My name is Brandon Shimoda. I’m a poet, writing from west Texas. I was just turned on to Sherman Alexie’s issue of Best American Poetry, including a poem by Yi-Fen Chou. Deeply disturbed to read, in the notes/commentary, that Yi-Fen Chou is actually Michael Derrick Hudson, a white man in Indiana, and even more disturbed to read Hudson’s shockingly uncritical and unaware explanation of his use of the name. The measure of his supremacist entitlement is profound. And though not surprising, it is, and will always be, shocking. Therefore, I felt the immediate compulsion to write. Assuming that Hudson’s note was, at some point in the process, read, reviewed, and edited, by the BAP editors, I’m sincerely wondering: Does BAP’s decision to run the poem and it’s commentary suggest a tacit acceptance and endorsement of Hudson’s cultural appropriation/obliteration of an Asian name for—as Hudson writes—personal success? (Hudson: “As a strategy for ‘placing’ poems this has been quite successful.”) Does BAP see or recognize or appreciate in any way the inherent violence of Hudson’s lazy, facile, yet specific and reiterative, racist “strategy”? Though it is clear that poets, especially poets of color, cannot entrust any literary institutions—including Best American Poetry—with upholding any semblance of a responsible (i.e. non-racist, non-supremacist, non-misogynistic) ethics and practice, it is still incredibly disappointing and deeply disturbing to be confronted, yet again, with such a blatant and unapologetic example of a complete disregard for such responsibility, for such basic necessity. Though I don’t expect BAP to retract either Hudson’s poem or comment, I do hope that BAP is generous enough to offer a statement concerning this issue. If you feel that it’s not an issue, then I suppose another light has gone out on this infinitely regressive landscape, POETRY, that so many of us are at pains to care so deeply about.
from Charles Simic, "Introduction to Best American Poetry 1992"
The task of poetry, perhaps, is the salvage a trace of the authentic from the wreckage of religious, philosophical and political systems.
Next, one wants to write a poem so well crafted that it would do honor to the tradition of Emily Dickinson, Ezra Pound and Wallace Stevens, to name only a few masters.
At the same time, one hopes to rewrite that tradition, subvert it, turn it upside down and make some living space for oneself.
At the same time, one wants to entertain the reader with outrageous metaphors, flights of imagination and heartbreaking pronouncements.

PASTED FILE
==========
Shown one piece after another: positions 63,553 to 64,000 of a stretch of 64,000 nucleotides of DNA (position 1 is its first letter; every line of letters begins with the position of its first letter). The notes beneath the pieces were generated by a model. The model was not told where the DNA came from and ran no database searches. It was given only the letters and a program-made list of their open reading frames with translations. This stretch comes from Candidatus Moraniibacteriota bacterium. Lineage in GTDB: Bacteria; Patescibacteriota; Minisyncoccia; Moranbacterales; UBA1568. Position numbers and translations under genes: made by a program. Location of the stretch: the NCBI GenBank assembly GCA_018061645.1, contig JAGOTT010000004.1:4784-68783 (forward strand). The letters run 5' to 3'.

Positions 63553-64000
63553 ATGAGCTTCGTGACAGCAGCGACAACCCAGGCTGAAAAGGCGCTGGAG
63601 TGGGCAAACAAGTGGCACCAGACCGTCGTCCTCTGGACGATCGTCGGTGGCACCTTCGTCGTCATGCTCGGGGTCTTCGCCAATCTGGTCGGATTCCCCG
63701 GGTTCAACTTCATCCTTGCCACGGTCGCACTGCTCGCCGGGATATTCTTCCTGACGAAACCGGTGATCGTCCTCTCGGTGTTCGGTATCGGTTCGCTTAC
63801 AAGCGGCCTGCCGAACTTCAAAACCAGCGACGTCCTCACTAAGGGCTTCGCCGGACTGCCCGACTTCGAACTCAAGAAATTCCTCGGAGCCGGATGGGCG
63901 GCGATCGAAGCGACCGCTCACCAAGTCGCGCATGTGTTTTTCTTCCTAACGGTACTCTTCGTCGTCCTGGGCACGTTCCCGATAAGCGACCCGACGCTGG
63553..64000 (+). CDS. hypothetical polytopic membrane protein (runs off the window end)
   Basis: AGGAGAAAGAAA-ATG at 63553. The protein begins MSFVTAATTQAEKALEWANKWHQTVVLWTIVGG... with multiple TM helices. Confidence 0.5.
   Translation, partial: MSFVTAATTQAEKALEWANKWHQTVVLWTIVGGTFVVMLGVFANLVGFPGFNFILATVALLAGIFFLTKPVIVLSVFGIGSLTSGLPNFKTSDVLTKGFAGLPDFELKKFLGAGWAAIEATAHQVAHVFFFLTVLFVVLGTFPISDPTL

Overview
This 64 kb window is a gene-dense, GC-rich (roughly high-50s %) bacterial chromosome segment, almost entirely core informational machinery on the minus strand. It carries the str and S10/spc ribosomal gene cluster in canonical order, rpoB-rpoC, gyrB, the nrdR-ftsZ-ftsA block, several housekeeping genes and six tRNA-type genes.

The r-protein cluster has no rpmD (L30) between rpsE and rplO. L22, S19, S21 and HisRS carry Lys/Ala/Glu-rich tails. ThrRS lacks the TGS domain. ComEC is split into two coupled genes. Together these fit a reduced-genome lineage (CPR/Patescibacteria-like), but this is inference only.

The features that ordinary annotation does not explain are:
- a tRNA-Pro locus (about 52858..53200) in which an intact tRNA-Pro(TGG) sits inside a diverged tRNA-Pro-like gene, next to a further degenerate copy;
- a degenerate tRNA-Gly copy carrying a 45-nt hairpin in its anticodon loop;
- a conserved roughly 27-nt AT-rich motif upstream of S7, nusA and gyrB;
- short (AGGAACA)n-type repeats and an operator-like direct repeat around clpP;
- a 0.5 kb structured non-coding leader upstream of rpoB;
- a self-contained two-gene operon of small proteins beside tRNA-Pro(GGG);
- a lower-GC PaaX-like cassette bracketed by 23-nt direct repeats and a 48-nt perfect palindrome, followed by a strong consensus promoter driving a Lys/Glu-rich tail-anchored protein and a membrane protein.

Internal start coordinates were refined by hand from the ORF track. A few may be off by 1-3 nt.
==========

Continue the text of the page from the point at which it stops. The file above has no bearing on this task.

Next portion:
At the same time, one has, for the most part, no idea of what one is doing. Words make love on the page like flies in the summer heat and the poet is merely the bemused spectator. The poem is as much a result of chance as of intention. Probably more so.
At the same time, one hopes to be read and loved in China in a thousand years the same way the ancient Chinese poets are loved and read in our own day, and so forth.
The is a small order from a large menu requiring one of those many-armed Indian divinities to serve as a waiter.
One great defect of poetry, or one of its sublime attractions – depending on your view – is that it wants to include everything. In the cold light of reason, poetry is impossible to write.
Years ago when writers started asking for my advice, I always gave pep talks. I don’t do that anymore. Now if someone sings the blues to me about how hard it is to write, or makes excuses for why they don’t have time, I just nod. ‘I hear you,’ I say. 'Writing is really difficult. It’s so difficult that if you can live without it you probably should.’
I particularly love Robert Lowell’s “Memories of West Street and Lepke”:
Only teaching on Tuesdays, book-worming
in pajamas fresh from the washer each morning,
I hog a whole house on Boston's
"hardly passionate Marlborough Street,"
where even the man
scavenging filth in the back alley trash cans,
has two children, a beach wagon, a helpmate,
and is "a young Republican."
I have a nine months' daughter,
young enough to be my granddaughter.
Like the sun she rises in her flame-flamingo infants' wear.